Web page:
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NO! NO! POLIZIA! (Deaf in Venice 2)


Julia and I are having a debate about whether or not to go on a Gondola ride whilst we are here in Venice. We know that it is expensive: 80€ for 30 minutes and 120€ for 45 minutes. The 80€ trip is rather minimalistic – just around the back canals if you choose to board a Gondola in the back streets, or more or less under the Bridge of Sighs up a bit and back again, if you hire a Gondola near St Mark’s Square. The 120€ trip takes you on a round tour taking in a number of the main sites depending where you board from. Julia says she doesn’t want to go on a Gondola (even though I know she does really) because of the expense. I want to go because … well you have to if you are in Venice, don’t you. Who knows when, or even if, we will ever be back here, and we are celebrating two very special birthdays aren’t we. When we visited Pisa we saw the famous leaning tower but didn’t good up it – a decision I have regretted ever since. The last time we were in Paris we went up the Eiffel Tower but not to the very top – another decision I have regretted since. I now have to revisit both places to fulfil my ambitions – incuring greater expense than what it would have cost us at the time. So, for me it is a no brainer! We are going on a Gondola – it is just a question of how much.

I have been on a Gondola before. It was back in 1960 when I was part of that school trip to Rome and Venice as a teenager that I told you about in my previous blog in this short series of blogs. Mind you it didn’t cost anything like 80-120€ in those days. There were four of us, two boys and two girls, and it was memorable for me because when the girl I was with and I decided to have a quick snog whilst travelling under the Bridge of Sighs the Gondolier rapped us over the head with his oar shouting, ‘No! No! Polizia!’ Apparently that sort of behaviour was against the law in those days! Julia knows this story and thinks that it is very funny.

We enjoy a pleasant walk through Venice on a bright sunny morning stopping for our usual coffee on the way. I take lots of photographs. The clear air is ideal for photography and I already have some great photos. We decide to catch a Gondola near St Mark’s’ Square so we can actually go under the famous Bridge of Sighs – so-called because it was the bridge from the old courthouse in the Doge’s Palace to the prison. Our route takes us via Santa Maria Formosa Campo but when we get there it is in chaos. There is rubble everywhere where buildings have fallen down, the market stalls are all smashed and broken, it is a scene of absolute carnage. Are we in the middle of a terrorist incident we wonder? But, no, everything is OK … all the rubble is made of polystyrene and they are actually filming the latest Spider-Man movie and the day’s shooting is about to begin! For us this particular Campo now has assumed a new name – Spider-Man Square.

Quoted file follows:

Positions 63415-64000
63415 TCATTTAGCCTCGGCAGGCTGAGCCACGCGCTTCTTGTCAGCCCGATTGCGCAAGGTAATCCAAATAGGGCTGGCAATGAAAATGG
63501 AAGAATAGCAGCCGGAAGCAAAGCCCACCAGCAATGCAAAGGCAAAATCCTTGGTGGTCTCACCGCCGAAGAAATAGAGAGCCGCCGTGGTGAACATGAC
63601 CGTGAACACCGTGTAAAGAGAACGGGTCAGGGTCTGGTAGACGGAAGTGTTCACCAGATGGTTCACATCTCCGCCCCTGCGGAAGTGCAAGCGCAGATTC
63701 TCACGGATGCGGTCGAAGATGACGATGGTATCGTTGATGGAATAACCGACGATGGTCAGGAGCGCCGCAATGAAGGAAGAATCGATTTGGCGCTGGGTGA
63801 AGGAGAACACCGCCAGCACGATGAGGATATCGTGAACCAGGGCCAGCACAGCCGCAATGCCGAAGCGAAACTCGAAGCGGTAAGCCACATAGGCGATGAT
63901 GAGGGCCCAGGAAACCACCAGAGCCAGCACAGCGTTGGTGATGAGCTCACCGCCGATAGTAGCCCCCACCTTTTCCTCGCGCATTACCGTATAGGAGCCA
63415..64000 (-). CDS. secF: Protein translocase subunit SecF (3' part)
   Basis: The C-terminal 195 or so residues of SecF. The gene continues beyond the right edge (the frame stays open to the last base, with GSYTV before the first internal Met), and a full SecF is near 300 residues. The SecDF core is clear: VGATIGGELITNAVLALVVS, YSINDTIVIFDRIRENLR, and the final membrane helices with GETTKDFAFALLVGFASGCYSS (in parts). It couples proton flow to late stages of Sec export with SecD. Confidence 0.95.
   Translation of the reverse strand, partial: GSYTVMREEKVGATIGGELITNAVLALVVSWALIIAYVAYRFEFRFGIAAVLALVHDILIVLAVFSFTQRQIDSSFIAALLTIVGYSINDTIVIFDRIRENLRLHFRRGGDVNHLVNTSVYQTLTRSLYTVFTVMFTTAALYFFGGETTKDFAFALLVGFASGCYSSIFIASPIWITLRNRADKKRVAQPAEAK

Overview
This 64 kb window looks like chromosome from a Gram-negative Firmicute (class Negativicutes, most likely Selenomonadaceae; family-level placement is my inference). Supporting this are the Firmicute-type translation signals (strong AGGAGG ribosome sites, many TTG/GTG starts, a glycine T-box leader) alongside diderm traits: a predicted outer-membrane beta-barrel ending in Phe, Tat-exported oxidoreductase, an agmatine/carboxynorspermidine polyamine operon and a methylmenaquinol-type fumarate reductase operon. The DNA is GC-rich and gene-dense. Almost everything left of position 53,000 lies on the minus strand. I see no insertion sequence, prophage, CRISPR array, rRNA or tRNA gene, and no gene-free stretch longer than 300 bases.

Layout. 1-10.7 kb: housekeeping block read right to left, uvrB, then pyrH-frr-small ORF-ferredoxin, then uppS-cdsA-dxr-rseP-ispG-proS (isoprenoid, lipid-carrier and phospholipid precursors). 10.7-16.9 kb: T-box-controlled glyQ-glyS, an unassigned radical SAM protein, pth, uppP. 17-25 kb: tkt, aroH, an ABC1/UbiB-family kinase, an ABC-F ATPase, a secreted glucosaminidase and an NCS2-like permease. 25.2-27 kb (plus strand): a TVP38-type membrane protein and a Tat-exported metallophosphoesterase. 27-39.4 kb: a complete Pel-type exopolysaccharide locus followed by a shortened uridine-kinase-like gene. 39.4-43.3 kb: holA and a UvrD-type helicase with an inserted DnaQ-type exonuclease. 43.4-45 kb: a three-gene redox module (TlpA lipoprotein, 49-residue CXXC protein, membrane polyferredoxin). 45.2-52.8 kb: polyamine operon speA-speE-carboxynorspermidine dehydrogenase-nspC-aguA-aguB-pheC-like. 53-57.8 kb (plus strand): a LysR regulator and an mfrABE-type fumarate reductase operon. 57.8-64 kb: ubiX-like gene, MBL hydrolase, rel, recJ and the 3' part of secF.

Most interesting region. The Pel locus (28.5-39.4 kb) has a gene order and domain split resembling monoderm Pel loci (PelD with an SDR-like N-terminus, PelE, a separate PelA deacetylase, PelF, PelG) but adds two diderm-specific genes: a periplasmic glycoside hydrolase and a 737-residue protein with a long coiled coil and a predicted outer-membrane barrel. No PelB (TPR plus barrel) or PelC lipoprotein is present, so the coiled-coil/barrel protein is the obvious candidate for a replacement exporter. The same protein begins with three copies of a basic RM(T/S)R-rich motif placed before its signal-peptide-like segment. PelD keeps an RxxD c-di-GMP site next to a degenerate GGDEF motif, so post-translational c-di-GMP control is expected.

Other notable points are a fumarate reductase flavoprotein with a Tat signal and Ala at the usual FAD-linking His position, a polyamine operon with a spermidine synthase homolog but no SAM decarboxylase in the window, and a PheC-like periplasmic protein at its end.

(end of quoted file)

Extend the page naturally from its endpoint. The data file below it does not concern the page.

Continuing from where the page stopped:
We resist the temptation to join the hundreds of teenage fans waiting to see Tom Holland, the star of the film, and press on with our quest. We discover that we can’t hire a Gondola sharing with another couple (something about family members only, which sounds like an excuse to me) but settle for the longer circuitous trip of around 45 minutes plus. We do manage to get the cost reduced to 100€ on the condition that we don’t tell anyone about it – well, apart from you, that is.

We enjoy a great trip and love every moment of it. Our Gondolier is very friendly and provides us with a guided tour of all the places of interest also the way. As we got under the Bridge of Sighs Julia and I risk a quick kiss but don’t get hit by an oar this time! Obviously morals in Venice are slacking somewhat these days. Our Gondolier tells us that they don’t sing much either. Apparently ‘Just one cornetto’ is not a genuine Venetian song and is therefore no longer allowed. If singing is out, mobile phones are in, and we notice that quite a few Gondoliers are chatting away on theirs as they row. Rowing is an amazing skill for these guys and they train for it from childhood and being a Gondolier is a family tradition and therefore a restricted profession. We have a great trip of more than the allotted 45 minutes and it was worth every penny.

After our trip we sit by St Mark’s Square people watching. A Chinese couple (there are lots of Chinese tourists here) are being interviewed by Italian soldiers? I am sure that they were in another Gondola we passed on our trip. There is a lot of gesticulating and wagging of the finger going on. I can’t help but wonder … what on earth had they got up to on their Gondola when under the Bridge of Sighs?

Jim Binney

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